The Senate Appropriations Committee approved a bill to allocate $4.6 billion in emergency funding to address the ongoing migration crisis.
According to Sen. Patrick Leahy (D-VT) the additional funding includes $2.88 for the Office of Refugee Resettlement and $1.3 billion improve conditions at Customs and Border Patrol facilities.
The document goes on to list constraints placed on the administration as well as several other specific funding allocations:
Oversight And Constraining The Trump Administration:
- NO Funding For Trump’s Wall And NO Funding For Ice Detention Beds.
- PROHIBITS DHS Transfers Of ANY Funding In This Bill To ANY Other Purpose.
- PROHIBITS Information Obtained From Potential Sponsors Of Unaccompanied Children From Being Used In Immigration Enforcement Actions.
- ENSURES Congressional Oversight Visits To ORR Facilities Within 48 Hours’ Notice.
- Temporary Facilities In Operation For More Than Six Months MUST Meet New Minimum Standards, And All New CBP Processing Facilities MUST Meet National Standards On Transport, Escort, Detention And Search.
- REQUIRES Monthly Public Reporting On Children Being Separated From Their Families.
The Supplemental Includes:
- $979 Million In New Funding For Migrant Care, Processing Facilities, Food, Medical Services, And Safe Transportation.
- 30 New Immigration Judge Teams To Address The Immigration Backlog.
- $20 Million In Funding To Expand Alternatives To Detention Programs By An Estimated 13,500 People.
- $30 Million In Grants For Nonprofits Who Care For Migrant Families Released From CBP Custody.
- $10 Million For The Legal Orientation Program To Educate Migrants About Their Rights And The Legal Process At The Border.
- $9 Million To Speed Up Placement Of Unaccompanied Children With Sponsors And Manage Their Cases.
Neither of Arizona’s senators sits on the Appropriations Committee.
So far only one member of the Arizona congressional delegation has weighed in on the proposed legislation. Rep. Andy Biggs (R-AZ05) released the following statement:
After months of ignoring the dire crisis at our southern border, Senate Democrats have finally admitted that there are significant issues that Congress must confront. This is progress, but the American people deserve better.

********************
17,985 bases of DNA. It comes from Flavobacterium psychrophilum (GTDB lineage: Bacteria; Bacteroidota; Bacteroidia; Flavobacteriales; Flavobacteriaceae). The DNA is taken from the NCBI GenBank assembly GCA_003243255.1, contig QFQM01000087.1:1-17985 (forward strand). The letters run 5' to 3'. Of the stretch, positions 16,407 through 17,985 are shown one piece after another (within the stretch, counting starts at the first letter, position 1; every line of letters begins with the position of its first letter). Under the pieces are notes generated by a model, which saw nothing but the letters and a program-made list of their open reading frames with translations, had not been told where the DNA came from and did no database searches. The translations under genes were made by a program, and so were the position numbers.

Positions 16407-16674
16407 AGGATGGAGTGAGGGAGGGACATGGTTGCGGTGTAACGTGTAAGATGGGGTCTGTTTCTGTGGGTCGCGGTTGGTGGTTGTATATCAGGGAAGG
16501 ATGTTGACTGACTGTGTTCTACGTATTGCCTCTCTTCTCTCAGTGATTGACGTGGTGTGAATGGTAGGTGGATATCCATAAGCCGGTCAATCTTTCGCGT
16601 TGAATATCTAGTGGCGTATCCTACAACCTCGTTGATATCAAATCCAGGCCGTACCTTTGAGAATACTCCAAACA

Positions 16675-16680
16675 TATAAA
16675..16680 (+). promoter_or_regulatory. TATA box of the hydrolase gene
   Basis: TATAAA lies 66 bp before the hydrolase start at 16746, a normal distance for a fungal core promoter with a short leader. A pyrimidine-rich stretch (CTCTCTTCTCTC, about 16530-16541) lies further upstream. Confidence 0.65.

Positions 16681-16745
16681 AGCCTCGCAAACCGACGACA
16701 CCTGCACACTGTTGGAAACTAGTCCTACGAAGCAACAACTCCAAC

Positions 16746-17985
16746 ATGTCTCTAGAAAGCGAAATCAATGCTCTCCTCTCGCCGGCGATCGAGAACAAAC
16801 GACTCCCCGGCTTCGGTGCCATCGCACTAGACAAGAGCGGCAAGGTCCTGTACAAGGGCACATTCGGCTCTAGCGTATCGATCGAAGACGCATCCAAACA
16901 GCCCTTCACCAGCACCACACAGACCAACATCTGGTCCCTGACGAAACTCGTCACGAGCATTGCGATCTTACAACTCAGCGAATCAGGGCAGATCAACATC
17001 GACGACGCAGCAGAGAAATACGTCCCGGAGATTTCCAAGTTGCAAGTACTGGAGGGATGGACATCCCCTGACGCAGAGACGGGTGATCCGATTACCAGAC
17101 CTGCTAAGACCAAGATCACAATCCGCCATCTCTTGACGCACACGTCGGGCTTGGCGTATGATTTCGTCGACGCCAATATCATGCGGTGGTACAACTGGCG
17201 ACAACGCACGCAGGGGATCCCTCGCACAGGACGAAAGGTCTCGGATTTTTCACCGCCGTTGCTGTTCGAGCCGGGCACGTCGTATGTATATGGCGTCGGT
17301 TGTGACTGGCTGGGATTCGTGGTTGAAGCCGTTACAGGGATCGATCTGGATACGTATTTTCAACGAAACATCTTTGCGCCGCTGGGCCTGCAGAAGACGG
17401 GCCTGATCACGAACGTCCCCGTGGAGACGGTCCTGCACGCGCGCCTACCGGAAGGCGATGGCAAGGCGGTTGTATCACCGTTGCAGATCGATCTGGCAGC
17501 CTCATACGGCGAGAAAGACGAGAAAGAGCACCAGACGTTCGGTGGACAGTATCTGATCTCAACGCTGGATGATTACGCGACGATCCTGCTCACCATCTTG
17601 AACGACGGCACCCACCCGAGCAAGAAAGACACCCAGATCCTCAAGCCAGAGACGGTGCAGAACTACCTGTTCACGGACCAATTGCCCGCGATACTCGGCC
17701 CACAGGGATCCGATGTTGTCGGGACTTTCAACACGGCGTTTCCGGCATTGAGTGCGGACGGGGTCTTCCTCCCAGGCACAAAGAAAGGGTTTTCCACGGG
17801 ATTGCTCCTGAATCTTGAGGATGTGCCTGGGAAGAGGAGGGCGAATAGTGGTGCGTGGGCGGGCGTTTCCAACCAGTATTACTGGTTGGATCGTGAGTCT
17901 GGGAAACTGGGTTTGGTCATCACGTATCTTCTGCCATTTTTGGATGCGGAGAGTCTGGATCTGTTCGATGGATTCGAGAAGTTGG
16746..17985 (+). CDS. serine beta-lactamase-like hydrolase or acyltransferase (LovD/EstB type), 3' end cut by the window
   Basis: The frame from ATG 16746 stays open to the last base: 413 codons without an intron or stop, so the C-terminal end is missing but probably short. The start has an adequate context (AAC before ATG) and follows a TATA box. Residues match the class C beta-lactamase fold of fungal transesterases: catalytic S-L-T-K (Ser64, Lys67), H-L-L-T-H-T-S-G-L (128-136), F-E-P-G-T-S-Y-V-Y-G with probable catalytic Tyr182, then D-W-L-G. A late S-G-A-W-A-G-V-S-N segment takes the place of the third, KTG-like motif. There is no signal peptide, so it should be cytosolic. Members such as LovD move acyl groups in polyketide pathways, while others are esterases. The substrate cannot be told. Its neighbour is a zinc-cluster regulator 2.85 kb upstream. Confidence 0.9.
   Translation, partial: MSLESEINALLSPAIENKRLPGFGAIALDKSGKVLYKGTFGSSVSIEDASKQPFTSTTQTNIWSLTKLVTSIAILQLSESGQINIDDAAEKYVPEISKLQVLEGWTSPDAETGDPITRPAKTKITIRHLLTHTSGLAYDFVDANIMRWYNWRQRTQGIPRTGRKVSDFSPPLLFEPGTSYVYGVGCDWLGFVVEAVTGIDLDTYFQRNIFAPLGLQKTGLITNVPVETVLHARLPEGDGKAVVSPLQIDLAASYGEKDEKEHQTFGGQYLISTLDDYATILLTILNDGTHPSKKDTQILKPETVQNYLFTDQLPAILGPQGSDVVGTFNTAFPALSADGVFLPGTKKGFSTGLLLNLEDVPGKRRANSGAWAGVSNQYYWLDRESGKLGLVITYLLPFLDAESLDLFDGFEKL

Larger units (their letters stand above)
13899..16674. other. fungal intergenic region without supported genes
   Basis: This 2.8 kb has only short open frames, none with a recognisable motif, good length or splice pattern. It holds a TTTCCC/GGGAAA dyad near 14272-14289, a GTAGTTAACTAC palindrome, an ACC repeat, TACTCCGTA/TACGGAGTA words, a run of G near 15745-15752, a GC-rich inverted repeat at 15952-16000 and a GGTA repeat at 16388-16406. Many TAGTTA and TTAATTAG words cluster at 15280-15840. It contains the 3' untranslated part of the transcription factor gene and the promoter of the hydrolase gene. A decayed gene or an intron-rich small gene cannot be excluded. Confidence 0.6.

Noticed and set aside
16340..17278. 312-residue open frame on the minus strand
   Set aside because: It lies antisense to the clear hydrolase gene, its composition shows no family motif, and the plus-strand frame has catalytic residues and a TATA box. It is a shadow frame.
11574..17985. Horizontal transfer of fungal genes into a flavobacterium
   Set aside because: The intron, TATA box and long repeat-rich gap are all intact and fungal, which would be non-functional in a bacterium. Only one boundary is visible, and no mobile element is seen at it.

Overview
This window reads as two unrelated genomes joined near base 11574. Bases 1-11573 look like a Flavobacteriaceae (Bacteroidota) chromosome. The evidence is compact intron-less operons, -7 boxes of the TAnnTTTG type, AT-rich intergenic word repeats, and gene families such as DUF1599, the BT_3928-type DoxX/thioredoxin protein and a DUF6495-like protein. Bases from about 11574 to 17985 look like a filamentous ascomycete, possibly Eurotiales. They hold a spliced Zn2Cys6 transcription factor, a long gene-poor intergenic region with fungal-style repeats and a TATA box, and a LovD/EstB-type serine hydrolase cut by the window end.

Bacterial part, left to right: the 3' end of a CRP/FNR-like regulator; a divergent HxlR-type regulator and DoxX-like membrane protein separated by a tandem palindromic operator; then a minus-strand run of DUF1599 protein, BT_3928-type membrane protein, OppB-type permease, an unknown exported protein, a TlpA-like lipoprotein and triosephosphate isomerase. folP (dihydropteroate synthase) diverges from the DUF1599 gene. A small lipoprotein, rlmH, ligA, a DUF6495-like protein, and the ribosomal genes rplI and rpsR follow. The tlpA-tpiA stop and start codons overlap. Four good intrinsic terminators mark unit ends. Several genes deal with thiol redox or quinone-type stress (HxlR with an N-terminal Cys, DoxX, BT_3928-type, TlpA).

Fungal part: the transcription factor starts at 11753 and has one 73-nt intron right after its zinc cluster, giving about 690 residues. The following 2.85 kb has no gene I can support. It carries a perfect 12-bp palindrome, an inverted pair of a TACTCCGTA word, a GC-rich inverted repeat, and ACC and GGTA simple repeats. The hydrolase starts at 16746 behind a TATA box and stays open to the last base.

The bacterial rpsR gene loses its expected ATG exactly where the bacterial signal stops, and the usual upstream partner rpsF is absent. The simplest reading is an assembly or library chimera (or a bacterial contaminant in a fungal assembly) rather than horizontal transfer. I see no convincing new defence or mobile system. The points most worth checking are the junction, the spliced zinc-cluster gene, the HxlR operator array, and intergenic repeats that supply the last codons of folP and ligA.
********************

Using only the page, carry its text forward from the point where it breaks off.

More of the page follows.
The reported deal does little to assist our overflowing ICE facilities, nor does it give Border Patrol agents the resources they require to concentrate on their law enforcement duties. The legislation only establishes 30 new immigration judge teams – far below the required number necessary to efficiently adjudicate the cases of illegal aliens pouring across our border. It adds layers of bureaucracy to the agents and agencies on the front lines of this crisis, forcing them to focus on regulations rather than responsibilities. Finally, this new funding stands to further incentivize aliens to cross illegally.
We have achieved a minor victory this week: the situation at the border is no longer a ‘manufactured crisis,’ and it is apparently worthy of ‘some’ financial assistance. However, Washington is far from solving this crisis or demonstrating any proof of competence to deal with these matters. Members of Congress shouldn’t just throw money at this crisis, nor should we tie political strings to the additional funding. We must listen to the agents on the ground and give them the resources they require to efficiently enforce our laws and keep Americans safe. This Senate deal will do little to help us regain control of our southern border. I call on my colleagues to listen to the agents on the ground and the American people and pass meaningful funding to solve this humanitarian and national security crisis at the border.
Biggs is an immigration hawk and has been a staunch supporter of the administration’s hardline policies. His focus on increased funding towards immigration authorities and greater deference towards the executive branch is in line with his past stances. However, the support of Republican senators and far-right members of Congress like Biggs does suggest that a broader bill focused on immigration could potentially receive support in this Congress and from the president.